Many might say that there are some ways of knowing that are always better than others, such as reason and perception, when the truth is defined as certainty validated through science, math, and logic. For instance, one example would be the Getty Kouros. The Kouros, a marble statue, was found to be fake after several scientists experienced intuitive repulsion. Ultimately, it was carbon dating and archeometry that confirmed the accusation. Although here, reason and perception are the superior ways of knowing, it’s important to remember that there are various forms of truth—from religious to scientific and more—that determine which way of knowing is the most beneficial. Furthermore, due to the various types of truth, the extent to which some ways of knowing are more likely than others to lead to the truth depends on the situation and type of truth at hand.

Works Cited

Das, Subhamoy. “What Was the Ganesha Milk Miracle?” Learn Religions, www.learnreligions.com/the-ganesha-milk-miracle-1770392.

Kimmelman, Michael. “Absolutely Real? Absolutely Fake?” The New York Times, The New York Times, 4 Aug. 1991, www.nytimes.com/1991/08/04/arts/art-absolutely-real-absolutely-fake.html.

“Newton’s Law of Gravitation.” Encyclopædia Britannica, Encyclopædia Britannica, Inc., www.britannica.com/science/Newtons-law-of-gravitation.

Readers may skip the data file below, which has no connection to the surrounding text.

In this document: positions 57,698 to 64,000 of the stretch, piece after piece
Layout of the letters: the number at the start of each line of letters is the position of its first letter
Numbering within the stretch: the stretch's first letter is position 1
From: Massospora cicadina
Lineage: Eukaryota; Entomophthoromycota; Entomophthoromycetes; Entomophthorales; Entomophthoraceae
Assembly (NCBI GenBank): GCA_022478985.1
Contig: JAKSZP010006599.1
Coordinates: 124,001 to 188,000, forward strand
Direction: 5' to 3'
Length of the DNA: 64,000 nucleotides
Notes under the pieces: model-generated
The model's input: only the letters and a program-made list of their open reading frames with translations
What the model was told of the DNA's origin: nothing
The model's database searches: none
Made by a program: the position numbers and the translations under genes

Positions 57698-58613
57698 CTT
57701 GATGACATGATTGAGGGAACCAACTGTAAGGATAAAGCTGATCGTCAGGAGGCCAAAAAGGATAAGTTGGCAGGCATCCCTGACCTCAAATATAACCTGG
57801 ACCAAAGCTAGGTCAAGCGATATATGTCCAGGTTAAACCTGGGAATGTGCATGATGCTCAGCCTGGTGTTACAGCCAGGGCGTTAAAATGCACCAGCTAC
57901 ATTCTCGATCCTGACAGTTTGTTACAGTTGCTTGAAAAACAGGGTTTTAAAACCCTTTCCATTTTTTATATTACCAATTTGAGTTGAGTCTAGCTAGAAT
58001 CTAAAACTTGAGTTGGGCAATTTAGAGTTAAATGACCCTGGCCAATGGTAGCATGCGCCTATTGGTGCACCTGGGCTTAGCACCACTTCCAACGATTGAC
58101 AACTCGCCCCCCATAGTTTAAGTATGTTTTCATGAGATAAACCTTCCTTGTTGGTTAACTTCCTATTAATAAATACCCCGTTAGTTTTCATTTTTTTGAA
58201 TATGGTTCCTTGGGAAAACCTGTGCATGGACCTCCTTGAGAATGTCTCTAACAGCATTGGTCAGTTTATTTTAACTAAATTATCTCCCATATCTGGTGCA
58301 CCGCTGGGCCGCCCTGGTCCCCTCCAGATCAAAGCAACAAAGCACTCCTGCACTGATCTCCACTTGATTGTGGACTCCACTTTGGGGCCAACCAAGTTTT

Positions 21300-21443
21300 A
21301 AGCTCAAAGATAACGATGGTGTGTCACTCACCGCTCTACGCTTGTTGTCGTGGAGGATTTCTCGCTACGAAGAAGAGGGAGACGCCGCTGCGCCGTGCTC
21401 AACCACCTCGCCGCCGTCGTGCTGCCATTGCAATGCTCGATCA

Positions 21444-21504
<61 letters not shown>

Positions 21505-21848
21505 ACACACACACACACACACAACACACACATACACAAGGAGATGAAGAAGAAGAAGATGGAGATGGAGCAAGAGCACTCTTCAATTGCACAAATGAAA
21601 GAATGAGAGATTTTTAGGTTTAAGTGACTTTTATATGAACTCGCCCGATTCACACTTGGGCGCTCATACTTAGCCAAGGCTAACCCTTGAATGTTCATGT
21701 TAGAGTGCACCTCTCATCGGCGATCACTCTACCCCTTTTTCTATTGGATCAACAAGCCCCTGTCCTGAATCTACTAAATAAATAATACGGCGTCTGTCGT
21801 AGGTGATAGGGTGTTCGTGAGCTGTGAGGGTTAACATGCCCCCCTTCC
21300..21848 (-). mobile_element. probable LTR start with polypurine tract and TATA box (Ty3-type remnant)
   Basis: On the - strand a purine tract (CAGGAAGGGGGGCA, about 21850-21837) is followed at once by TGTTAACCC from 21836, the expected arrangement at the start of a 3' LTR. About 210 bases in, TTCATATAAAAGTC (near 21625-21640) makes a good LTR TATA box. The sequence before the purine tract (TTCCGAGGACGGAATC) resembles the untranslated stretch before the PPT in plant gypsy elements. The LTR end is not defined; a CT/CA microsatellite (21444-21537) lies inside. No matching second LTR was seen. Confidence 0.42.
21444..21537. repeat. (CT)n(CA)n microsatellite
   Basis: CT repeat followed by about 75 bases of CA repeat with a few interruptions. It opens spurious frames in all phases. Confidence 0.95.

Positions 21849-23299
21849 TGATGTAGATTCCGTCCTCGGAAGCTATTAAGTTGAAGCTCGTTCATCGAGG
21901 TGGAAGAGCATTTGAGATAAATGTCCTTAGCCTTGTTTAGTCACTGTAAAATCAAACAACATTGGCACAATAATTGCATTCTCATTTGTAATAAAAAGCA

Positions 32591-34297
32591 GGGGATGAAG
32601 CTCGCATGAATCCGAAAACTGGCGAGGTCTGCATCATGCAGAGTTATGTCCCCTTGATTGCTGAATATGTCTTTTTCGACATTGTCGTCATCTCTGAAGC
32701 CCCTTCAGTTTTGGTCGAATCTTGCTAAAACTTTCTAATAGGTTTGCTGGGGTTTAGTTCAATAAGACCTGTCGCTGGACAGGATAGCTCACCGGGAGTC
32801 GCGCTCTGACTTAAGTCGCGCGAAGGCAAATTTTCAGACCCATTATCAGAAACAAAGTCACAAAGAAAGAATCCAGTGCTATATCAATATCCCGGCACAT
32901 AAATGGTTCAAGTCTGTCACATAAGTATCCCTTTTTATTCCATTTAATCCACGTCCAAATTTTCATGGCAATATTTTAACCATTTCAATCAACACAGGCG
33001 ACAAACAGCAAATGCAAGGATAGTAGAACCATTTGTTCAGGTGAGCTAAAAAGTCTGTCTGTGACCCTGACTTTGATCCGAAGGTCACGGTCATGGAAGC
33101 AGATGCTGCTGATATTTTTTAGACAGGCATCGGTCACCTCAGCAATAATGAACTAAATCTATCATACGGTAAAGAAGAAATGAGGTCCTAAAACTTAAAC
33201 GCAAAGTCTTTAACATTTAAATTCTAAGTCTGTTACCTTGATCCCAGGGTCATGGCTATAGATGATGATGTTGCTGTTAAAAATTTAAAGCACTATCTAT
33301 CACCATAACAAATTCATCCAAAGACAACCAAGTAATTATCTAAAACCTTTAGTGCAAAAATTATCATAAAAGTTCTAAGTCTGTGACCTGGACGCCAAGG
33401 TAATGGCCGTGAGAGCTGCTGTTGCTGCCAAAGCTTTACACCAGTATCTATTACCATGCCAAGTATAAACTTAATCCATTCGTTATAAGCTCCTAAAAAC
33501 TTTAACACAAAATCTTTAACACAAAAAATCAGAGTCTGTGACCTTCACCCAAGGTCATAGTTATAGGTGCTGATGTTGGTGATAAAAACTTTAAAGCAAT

“What Is Scientific Truth?” Taylor & Francis, www.tandfonline.com/doi/full/10.1080/13697137.2017.1295220.

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HL Essay Topic/Question Brainstorm

HL Essay Brainstorm

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Reflection Upon Feedback for Diagnostic Writing Sample

One takeaway from this writing piece is that I realized I write my analysis by going through each stanza. By doing so, I limit the ability to look at the poem holistically, making connections between ideas and across stanzas. For instance, one of the points that I talked about was the author’s usage of capitalization of his lover’s name and the word “Honor.” To improve, I could discuss this usage throughout the poem in one paragraph instead of mentioning it separately as they come up in each stanza.